by: Pastor Joey Vazquez
Jonah 4:1-2 (NIV) But to Jonah this seemed very wrong, and he became angry. He prayed to the Lord, “Isn’t this what I said, Lord, when I was still at home? That is what I tried to forestall by fleeing to Tarshish. I knew that you are a gracious and compassionate God, slow to anger and abounding in love, a God who relents from sending calamity.”
There are a lot of things that people get angry with God about. Since God is God and everything that He does is flawless, all the things that people get angry with Him about are usually due to misunderstanding the way that God works (His ways are not our ways) or because people usually want things their way and when they don't get their way, they get upset. But in our text above, we read that Jonah gets upset with God for something that happens to be the very character of God. Jonah got angry with God because He was too merciful.
The story of Jonah is very interesting and if we read it prayerfully and carefully, we will find our own form of thinking in the story. God had asked Jonah to go to Nineveh to speak against the people because of the sinful way that they were living. But instead of obeying God, Jonah ran away instead. The reason that he didn't want to go and preach against Nineveh was because he was afraid that they might repent. Yes, you read that right. He was probably the only prophet in Israel that didn't want his message of impending judgement if they didn't repent to be heeded. The reason for this is that Jonah didn't like the people of Nineveh at all. The Assyrians were the cause of a lot of grief for the Israelites as they were their archenemies. Jonah wanted his prophesy of the destruction of Nineveh to come true and he knew that if the people of Nineveh did repent, God would be merciful and forgive them and would not bring judgement on them.
After being corrected by God, Jonah repented for running away and went to Nineveh to preach the message of judgement that God had given Him. Sure enough, the people, starting with the king, repented in sackcloth and dust. The king declared a fast and the people turned from their wicked ways. God, seeing their repentance, relented and did not send the judgement that He had said would come. This is what made Jonah so miserable and angry. He wanted the people to be judged. He wanted to see the words of his prophesy come true. But he forgot about his own sin and his own failures in his life. He forgot that he had just been rescued by God when he repented from his rebellion. He forgot that he, too, was not worthy of God's forgiveness, and that was the reason for his anger.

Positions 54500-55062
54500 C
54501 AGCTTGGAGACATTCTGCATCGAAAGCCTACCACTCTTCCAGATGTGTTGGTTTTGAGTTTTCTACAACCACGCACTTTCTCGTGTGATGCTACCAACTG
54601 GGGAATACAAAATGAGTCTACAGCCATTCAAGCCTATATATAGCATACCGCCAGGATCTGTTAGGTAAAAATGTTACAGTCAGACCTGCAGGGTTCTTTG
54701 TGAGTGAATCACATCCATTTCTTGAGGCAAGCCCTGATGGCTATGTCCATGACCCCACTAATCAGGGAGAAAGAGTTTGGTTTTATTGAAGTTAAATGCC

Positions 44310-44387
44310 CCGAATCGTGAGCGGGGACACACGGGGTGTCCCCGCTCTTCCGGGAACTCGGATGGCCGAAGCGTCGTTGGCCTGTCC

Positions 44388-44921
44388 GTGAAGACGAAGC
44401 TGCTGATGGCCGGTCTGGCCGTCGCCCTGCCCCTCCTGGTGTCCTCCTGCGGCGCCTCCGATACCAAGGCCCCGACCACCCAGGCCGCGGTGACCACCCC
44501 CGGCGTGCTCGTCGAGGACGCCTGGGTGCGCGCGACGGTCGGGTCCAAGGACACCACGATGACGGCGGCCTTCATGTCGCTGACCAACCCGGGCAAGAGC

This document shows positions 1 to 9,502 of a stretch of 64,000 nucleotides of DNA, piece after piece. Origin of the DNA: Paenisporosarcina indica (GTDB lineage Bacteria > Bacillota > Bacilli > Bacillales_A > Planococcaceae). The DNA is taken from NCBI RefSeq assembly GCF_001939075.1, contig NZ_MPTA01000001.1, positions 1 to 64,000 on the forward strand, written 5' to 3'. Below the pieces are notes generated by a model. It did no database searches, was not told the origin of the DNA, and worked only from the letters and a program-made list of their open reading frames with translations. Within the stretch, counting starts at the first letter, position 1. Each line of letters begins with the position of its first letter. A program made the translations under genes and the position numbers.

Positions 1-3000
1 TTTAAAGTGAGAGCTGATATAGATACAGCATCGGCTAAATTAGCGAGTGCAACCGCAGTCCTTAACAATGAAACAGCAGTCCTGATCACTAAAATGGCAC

We are very eager to receive God's mercy when we sin. We are so thankful that God is a God of mercy and love and that He is ever so patient with us. But when it comes to other people, many times we want to see them punished for their sin. Perhaps it was someone that hurt us or someone who tends to be ornery and mean. Surely they deserve punishment, don't they? But the same God who forgave our many sins is ready and willing to forgive anyone all their sins when they repent. That is just who God is, and thank the Lord that He is that way because if He wasn't, we would all be in a lot of trouble. The lesson for us is that we should receive God's forgiveness and mercy with much gratitude and humility, and we should come to realize that we have all sinned and fall short of the glory of God. Let's let God be who He is and root for as many people as possible to come to the saving knowledge of Jesus, even the ones that we think don't deserve it. After all, who among us does deserve it? Thank God for His grace!
Pastor Joey Vazquez